On dog hair, it could be that  combed hair will be softer than cut hair.  I have an angora rabbit and have been told that 'plucked', or combed hair will be softer than cut because the cut end will not have the natural taper that a shedded hair would have and will have a scratchy edge.  I have not tested this, though, so maybe it's hogwash. 

The thing I'd like to know if anyone has done is to find a quick, easy way to remove the guard hairs from the dog fur.  This is what holds me back from mass producing tons on 'chein-angora' (sp?), the french word, I think, for dog hair yarn (much more glamorous sounding).  I've had people bring me groomer clippings which were a mess -  short stuff swept up with long stuff, all of it too short.  If your groomer will take the time to keep the premium fluff from the tummy fur, it might be nice stuff.

There's  a book I had years ago call From Woof to Weft: Spinning with Dog Hair.  It's cute and lists the breeds of dogs who put out the best fur for spinning, i.e. samoyeds are great because they have long, brilliantly dyable  white fur with no guard hairs.
16  FIBER ARTS / Spinning: Discussion and Questions / Re: Dog fur yarn? on: July 09, 2006 07:37:07 AM
One of the reasons I started spinning was to spin dog fur.  I have two long haired dogs who produce a ton of hair every year.  The main problem with my dogs' hair are the guard hairs.  The downy soft undercoat is great stuff, but the stiffer, longer guard hairs make the resulting yarn very scratchy, like a very coarse mohair. If I take the time to remove the guard hairs, a nice angora like yarn comes out.  I tend not to be so patient, so I've done very little with my own dogs' hair.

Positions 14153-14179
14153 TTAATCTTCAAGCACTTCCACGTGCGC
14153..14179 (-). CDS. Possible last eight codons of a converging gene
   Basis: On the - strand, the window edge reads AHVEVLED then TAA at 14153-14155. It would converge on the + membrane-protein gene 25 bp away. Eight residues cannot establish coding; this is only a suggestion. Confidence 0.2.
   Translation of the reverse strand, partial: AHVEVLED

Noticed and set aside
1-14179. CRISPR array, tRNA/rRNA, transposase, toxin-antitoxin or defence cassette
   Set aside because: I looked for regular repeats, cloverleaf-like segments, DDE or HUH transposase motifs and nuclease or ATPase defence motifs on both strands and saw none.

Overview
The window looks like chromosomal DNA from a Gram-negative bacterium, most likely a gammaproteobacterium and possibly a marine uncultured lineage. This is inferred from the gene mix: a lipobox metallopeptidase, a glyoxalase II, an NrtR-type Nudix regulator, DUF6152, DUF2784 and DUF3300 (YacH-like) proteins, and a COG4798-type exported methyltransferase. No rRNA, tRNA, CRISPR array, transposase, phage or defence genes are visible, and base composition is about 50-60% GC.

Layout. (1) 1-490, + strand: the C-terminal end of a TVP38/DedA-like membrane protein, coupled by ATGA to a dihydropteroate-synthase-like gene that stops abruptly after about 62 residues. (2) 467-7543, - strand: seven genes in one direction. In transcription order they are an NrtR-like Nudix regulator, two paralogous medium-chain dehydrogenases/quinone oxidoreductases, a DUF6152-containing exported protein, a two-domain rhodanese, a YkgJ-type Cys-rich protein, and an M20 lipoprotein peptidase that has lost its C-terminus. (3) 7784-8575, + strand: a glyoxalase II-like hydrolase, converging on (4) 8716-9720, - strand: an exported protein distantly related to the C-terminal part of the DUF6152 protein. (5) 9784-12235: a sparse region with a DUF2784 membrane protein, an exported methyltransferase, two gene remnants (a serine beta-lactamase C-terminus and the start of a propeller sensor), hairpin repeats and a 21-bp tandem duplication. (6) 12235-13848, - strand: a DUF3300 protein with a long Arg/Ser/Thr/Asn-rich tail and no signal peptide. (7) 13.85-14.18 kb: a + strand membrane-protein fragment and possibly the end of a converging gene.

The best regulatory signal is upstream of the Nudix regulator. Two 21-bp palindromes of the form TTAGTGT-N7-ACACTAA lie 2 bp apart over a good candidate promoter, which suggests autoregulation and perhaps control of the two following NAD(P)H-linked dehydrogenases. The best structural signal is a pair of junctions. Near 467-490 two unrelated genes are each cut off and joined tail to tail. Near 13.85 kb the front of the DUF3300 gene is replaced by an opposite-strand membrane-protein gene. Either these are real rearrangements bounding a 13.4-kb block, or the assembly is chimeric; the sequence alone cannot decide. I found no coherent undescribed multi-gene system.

I did successfully make a very nice yarn with the fur from a puppy (no guard hairs!) blended with wool and a bit of satin angora on a drumcarder.  The wool gave the yarn elasticity and body and made it a lot easier to spin.  I have a picture maybe I can upload and post of the hat being worn by the puppy's owner and the puppy.
17  Archive of Past Craftster Challenge Entries / CHALLENGE 13 ENTRIES / Monkey Theresa of Calcutta on: July 06, 2006 07:51:25 PM

As I reflected on who an admirable person might be, someone no one could find anything bad to say about, Mother Theresa occurred to me.  It turns out a few people who have some complaints about her and discovered she'd been exorcised before her death.  At any rate, I was overcome with the vision of Monkey Theresa and the lepers of Calcutta

I probably spent way too much time on the lepers, and I may have disqualified myself by including them, but Monkey Theresa wouldn't have it any other way.

I also found out that lepers prefer crocheted cotton bandages.  I spent the 4th of July answering friends at a cookout that I was crocheting bandages for sock monkey lepers. The lighter colored leper has a little gangrene on his hand.

Sorry for the red background - I wanted to fool with the photos but ran out of time.

Here were most of my supplies. 

I really fixated on the blue stripes for Monkey Theresa's sari and found a terry cloth towel with the desired blue stripes at Wal-Mart.  I pulled the loops on a section of the towel so it would be flat on one side (this was very tedious and took a few hours).  I deeply regret not having a flesh colored sock for Monkey Theresa. My design changed from my original intention, but alas, it is late July 6 and there is no time left for revision.

Mother Theresa has been declared a saint based on a dubious medical miracle of a woman in India.  She claimed to have put a picture of Mother Theresa on her stomach tumor and was healed.  Her doctors, however, claim the treatments she received prior to this event may have something to do with it as well.

I hope to find my sock monkey lepers cured of their affliction in the morning.